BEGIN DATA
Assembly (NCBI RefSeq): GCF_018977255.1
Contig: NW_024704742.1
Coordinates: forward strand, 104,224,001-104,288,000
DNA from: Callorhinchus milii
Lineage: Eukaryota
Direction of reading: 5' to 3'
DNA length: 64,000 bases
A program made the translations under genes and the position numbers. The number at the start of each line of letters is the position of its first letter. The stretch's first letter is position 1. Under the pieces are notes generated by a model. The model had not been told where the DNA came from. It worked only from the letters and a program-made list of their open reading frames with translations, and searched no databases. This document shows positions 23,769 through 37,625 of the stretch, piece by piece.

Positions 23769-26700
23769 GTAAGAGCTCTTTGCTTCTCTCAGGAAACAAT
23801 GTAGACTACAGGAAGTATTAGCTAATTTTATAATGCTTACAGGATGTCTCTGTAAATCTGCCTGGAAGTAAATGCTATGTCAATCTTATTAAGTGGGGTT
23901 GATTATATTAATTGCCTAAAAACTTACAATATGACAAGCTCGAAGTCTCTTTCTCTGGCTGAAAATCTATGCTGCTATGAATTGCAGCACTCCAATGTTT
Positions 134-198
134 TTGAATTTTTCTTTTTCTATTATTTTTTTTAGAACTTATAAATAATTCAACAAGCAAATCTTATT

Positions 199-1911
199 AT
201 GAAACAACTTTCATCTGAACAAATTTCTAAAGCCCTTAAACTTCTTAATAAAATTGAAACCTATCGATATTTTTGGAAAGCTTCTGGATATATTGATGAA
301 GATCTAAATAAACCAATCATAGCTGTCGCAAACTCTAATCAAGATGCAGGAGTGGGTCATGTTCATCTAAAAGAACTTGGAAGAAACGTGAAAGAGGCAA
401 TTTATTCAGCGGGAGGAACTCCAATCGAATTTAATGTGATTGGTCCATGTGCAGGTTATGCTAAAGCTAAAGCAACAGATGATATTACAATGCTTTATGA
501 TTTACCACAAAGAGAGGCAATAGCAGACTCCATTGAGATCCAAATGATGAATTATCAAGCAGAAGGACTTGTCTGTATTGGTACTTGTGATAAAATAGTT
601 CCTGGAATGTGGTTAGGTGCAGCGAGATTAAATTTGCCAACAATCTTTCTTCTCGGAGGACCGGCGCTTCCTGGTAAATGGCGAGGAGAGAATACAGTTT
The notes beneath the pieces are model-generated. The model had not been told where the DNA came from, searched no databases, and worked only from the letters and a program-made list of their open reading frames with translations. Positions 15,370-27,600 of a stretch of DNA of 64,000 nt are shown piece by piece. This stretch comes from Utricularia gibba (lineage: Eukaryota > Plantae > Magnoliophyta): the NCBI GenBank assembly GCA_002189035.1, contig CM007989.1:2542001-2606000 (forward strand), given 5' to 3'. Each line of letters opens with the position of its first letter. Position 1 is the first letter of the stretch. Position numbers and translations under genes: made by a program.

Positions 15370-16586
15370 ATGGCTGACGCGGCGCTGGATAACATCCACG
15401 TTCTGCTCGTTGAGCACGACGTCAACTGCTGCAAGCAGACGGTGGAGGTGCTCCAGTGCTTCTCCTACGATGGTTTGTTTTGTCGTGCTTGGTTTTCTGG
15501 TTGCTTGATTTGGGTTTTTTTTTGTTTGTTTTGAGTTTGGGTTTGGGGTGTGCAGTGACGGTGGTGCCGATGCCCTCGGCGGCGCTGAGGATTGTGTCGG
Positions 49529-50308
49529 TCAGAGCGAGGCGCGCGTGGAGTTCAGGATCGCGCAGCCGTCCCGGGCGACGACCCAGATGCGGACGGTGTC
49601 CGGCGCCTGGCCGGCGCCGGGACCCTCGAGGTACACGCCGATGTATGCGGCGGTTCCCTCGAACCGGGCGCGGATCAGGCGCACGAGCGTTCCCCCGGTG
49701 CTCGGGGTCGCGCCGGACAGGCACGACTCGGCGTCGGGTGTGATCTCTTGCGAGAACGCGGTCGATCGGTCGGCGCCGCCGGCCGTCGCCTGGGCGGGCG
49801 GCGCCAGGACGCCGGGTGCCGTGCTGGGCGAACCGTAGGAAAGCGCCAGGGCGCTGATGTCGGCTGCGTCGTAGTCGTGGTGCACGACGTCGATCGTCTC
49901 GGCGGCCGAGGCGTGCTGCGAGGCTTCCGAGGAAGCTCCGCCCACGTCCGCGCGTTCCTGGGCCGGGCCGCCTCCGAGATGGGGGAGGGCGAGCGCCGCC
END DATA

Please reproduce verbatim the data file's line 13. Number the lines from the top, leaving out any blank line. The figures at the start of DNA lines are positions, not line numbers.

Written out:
Positions 134-198